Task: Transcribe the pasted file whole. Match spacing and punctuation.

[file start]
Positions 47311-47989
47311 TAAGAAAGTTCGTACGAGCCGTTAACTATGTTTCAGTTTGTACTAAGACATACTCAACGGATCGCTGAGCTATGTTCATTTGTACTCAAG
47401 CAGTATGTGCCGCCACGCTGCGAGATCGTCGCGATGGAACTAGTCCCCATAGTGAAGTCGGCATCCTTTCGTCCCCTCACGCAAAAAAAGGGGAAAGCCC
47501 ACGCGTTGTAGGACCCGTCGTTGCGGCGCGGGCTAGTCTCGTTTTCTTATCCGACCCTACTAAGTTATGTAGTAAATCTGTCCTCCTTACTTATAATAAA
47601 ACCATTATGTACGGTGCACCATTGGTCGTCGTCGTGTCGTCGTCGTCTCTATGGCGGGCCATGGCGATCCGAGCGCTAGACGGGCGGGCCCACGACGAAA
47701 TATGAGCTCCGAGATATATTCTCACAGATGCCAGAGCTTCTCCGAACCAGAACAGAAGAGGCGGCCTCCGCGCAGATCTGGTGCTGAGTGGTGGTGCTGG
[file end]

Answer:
Positions 47311-47989
47311 TAAGAAAGTTCGTACGAGCCGTTAACTATGTTTCAGTTTGTACTAAGACATACTCAACGGATCGCTGAGCTATGTTCATTTGTACTCAAG
47401 CAGTATGTGCCGCCACGCTGCGAGATCGTCGCGATGGAACTAGTCCCCATAGTGAAGTCGGCATCCTTTCGTCCCCTCACGCAAAAAAAGGGGAAAGCCC
47501 ACGCGTTGTAGGACCCGTCGTTGCGGCGCGGGCTAGTCTCGTTTTCTTATCCGACCCTACTAAGTTATGTAGTAAATCTGTCCTCCTTACTTATAATAAA
47601 ACCATTATGTACGGTGCACCATTGGTCGTCGTCGTGTCGTCGTCGTCTCTATGGCGGGCCATGGCGATCCGAGCGCTAGACGGGCGGGCCCACGACGAAA
47701 TATGAGCTCCGAGATATATTCTCACAGATGCCAGAGCTTCTCCGAACCAGAACAGAAGAGGCGGCCTCCGCGCAGATCTGGTGCTGAGTGGTGGTGCTGG